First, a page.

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Mol Syst Biol. 2009;5:319. doi: 10.1038/msb.2009.67. Epub 2009 Nov 3.

Reconstruction of the yeast Snf1 kinase regulatory network reveals its role as a global energy regulator.

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Department of Systems Biology, Center for Microbial Biotechnology, BioCentrum-DTU, Technical University of Denmark, Lyngby, Denmark.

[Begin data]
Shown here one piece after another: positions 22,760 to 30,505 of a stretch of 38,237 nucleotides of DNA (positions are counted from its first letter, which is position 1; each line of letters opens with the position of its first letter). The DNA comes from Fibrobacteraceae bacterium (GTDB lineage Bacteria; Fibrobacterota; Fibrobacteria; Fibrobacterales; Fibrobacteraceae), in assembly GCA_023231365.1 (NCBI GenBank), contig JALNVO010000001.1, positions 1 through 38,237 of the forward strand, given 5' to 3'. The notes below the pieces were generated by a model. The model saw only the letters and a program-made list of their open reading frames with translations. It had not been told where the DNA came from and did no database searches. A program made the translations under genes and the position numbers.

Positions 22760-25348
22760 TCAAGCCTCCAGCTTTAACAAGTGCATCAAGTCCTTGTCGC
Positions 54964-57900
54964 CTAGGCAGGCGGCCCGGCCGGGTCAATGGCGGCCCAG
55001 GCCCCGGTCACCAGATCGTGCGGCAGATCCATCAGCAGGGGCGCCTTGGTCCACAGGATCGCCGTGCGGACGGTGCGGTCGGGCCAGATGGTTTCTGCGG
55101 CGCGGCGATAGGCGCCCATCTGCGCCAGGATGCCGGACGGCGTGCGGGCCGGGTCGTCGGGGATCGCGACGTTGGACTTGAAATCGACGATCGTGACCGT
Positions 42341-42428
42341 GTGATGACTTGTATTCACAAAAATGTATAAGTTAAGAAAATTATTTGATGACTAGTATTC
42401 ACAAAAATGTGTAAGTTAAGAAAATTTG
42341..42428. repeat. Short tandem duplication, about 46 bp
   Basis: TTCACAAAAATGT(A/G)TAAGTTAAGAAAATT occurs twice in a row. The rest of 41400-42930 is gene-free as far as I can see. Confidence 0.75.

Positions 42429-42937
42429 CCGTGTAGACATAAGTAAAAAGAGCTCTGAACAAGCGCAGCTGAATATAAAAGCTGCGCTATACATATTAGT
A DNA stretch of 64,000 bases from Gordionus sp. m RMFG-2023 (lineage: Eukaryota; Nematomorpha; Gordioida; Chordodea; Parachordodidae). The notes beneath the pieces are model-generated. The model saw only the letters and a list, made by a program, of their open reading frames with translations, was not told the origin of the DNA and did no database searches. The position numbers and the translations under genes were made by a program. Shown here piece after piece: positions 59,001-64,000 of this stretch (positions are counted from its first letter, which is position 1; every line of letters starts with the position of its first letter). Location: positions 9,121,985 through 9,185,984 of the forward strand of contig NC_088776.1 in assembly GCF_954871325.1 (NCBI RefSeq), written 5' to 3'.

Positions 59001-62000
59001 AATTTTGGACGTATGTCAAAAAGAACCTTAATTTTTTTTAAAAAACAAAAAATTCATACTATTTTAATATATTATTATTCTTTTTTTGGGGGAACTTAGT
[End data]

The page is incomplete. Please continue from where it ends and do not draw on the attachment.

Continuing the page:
Highly conserved among eukaryotic cells, the AMP-activated kinase (AMPK) is a central regulator of carbon metabolism. To map the complete network of interactions around AMPK in yeast (Snf1) and to evaluate the role of its regulatory subunit Snf4, we measured global mRNA, protein and metabolite levels in wild type, Deltasnf1, Deltasnf4, and Deltasnf1Deltasnf4 knockout strains. Using four newly developed computational tools, including novel DOGMA sub-network analysis, we showed the benefits of three-level ome-data integration to uncover the global Snf1 kinase role in yeast. We for the first time identified Snf1's global regulation on gene and protein expression levels, and showed that yeast Snf1 has a far more extensive function in controlling energy metabolism than reported earlier. Additionally, we identified complementary roles of Snf1 and Snf4. Similar to the function of AMPK in humans, our findings showed that Snf1 is a low-energy checkpoint and that yeast can be used more extensively as a model system for studying the molecular mechanisms underlying the global regulation of AMPK in mammals, failure of which leads to metabolic diseases.

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